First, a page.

In the mid-1980s, we had a cabin on an 80-acre lake not too far from Danbury, Wis. My wife, Judith, and I wanted to be on a larger lake, and we looked throughout northwestern Wisconsin. Eventually there was no more land, and we landed at Lake Superior. We found a cabin — actually a 1950s rambler — in Cornucopia, Wis., whose claim to fame is that it has Wisconsin’s northernmost post office.

Lake Superior is a magical place. Approaching it from miles away, you feel a magnetism that pulls you there and wants you to stay. We didn’t sail or kayak or fish the Apostle Islands, but we liked the lake and our cabin.

We would walk in the woods, canoe in the slough, feed and watch the birds, pick strawberries in nearby Herbster and raspberries at Bayfield, and attend almost every performance at the Big Top Chautauqua. I was interested in local history. During my 1989-90 sabbatical, Judith, our son Eric and I spent the time at our Lake Superior house, and I researched and wrote several articles dealing with the economic history of Cornucopia, which for many years was an important South Shore fishing community.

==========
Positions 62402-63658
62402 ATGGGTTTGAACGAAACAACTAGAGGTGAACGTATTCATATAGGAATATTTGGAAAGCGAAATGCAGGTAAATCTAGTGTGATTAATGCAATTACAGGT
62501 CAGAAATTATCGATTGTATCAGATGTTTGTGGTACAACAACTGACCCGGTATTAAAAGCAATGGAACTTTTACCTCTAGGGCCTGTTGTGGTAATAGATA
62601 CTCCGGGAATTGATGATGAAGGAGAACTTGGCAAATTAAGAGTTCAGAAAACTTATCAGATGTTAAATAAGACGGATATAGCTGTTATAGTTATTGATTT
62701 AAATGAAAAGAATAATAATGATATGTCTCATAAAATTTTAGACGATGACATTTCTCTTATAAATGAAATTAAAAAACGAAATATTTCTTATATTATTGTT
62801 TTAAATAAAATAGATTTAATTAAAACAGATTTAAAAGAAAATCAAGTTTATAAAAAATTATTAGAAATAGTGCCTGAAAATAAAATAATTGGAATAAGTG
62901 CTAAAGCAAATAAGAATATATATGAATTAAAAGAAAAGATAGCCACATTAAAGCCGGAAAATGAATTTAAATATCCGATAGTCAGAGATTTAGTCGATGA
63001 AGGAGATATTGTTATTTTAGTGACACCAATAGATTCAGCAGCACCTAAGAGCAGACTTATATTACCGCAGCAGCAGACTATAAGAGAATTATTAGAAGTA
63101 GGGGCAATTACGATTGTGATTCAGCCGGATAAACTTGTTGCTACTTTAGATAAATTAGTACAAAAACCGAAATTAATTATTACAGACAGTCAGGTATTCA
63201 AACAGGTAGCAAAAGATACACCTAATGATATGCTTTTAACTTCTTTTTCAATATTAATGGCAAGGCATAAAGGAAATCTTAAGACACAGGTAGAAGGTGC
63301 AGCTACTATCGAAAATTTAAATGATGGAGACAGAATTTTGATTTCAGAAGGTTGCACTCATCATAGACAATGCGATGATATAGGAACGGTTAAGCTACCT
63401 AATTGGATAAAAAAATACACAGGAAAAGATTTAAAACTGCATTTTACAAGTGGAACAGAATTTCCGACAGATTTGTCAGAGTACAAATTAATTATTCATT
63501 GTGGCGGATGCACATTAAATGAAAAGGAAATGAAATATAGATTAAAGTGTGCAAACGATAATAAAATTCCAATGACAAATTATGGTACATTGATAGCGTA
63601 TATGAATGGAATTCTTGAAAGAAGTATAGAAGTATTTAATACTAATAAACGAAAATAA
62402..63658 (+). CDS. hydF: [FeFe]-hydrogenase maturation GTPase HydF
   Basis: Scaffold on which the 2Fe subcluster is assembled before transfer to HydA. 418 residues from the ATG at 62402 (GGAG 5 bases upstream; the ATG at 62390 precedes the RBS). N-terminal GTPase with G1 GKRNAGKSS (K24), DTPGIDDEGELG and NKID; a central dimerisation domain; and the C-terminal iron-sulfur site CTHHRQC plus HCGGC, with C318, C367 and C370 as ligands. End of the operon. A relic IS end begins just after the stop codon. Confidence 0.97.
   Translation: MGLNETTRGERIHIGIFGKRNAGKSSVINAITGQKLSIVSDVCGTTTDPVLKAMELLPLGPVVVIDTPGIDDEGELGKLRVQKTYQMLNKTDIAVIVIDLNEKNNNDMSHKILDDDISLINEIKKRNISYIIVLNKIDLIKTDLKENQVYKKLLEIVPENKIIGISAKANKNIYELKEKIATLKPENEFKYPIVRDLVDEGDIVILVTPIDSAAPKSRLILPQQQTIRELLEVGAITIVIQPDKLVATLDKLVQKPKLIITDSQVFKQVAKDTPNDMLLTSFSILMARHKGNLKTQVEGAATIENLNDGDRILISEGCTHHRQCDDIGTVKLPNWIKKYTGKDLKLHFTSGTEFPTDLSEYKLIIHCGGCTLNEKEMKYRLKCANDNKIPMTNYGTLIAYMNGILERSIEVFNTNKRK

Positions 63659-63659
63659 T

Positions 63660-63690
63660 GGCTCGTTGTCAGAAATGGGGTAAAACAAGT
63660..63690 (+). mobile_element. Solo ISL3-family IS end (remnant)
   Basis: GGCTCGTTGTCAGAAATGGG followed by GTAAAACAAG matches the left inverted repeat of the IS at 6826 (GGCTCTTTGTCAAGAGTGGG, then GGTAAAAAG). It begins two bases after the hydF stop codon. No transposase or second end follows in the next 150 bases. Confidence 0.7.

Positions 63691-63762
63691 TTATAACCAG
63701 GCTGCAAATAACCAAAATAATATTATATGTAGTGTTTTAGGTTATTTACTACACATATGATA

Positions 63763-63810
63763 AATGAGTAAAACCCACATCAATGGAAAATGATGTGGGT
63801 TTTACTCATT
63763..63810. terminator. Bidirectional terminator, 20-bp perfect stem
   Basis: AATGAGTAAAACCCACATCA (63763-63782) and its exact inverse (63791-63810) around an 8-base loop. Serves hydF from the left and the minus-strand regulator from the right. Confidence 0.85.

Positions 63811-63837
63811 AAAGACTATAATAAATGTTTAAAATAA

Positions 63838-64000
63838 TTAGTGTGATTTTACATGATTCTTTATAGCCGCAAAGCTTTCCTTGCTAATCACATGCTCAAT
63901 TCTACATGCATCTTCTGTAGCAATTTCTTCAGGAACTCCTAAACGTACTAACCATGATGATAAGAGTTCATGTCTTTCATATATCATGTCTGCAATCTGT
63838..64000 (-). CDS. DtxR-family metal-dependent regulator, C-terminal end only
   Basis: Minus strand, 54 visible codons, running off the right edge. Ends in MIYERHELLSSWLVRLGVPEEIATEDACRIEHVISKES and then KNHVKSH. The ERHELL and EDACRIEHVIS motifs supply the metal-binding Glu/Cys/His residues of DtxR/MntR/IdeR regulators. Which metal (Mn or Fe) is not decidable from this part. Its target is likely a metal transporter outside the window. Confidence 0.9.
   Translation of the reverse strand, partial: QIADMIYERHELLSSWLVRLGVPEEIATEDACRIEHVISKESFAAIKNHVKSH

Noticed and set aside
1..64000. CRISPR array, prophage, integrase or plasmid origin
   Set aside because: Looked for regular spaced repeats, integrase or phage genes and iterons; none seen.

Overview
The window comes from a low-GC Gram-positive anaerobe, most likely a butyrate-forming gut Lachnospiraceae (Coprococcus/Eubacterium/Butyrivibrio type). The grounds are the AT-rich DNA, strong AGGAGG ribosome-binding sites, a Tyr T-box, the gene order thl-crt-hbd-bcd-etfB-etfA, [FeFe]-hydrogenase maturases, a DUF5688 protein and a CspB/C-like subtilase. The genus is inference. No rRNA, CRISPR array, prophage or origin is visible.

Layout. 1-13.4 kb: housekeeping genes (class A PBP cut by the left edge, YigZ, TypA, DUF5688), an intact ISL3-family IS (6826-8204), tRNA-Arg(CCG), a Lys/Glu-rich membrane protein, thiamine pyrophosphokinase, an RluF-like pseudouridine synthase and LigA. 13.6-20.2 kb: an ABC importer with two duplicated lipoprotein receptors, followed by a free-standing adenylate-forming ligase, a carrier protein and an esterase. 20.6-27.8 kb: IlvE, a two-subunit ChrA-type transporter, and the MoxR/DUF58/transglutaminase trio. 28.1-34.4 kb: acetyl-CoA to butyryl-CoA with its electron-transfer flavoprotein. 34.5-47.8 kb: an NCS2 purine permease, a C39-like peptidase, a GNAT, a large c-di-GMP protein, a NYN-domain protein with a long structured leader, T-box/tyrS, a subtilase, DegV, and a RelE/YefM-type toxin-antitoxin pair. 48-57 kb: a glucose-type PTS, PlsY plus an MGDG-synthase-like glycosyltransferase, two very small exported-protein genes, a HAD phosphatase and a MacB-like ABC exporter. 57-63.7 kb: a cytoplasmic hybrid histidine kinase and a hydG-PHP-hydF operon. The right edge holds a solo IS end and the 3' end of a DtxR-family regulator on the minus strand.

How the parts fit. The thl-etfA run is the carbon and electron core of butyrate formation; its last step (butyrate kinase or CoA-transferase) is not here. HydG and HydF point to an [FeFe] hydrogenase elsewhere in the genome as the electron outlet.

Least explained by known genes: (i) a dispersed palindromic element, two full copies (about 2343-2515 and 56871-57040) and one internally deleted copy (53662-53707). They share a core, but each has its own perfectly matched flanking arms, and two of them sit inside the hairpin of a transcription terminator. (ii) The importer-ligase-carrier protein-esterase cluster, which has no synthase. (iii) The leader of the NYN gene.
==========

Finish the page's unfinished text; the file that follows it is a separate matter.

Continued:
Eric, who was 16 and home-schooled, wrote a booklet on Cornucopia’s history. Judith, who had worked as an elementary school teacher and earlier a newspaper reporter, was Eric’s teacher and also his editor. Copies of Eric’s booklet were sent to several libraries in Wisconsin and Minnesota. The Wisconsin Historical Society’s library cataloged it as “A Precise History of Cornucopia, Wis.” Several years later, when we found out about the error, the library was informed that the correct title is “A Concise History of Cornucopia, Wis.”

When our son was ready to begin college, we decided that we would sell the Cornucopia house. We sold it in 1992 and used the money to build a rural residence closer to the Twin Cities, where we lived. Now we have only memories of a cabin. And memories of the new house, too, because we moved to Eagan to be closer to our son and his family.

Norman W. Larson, Eagan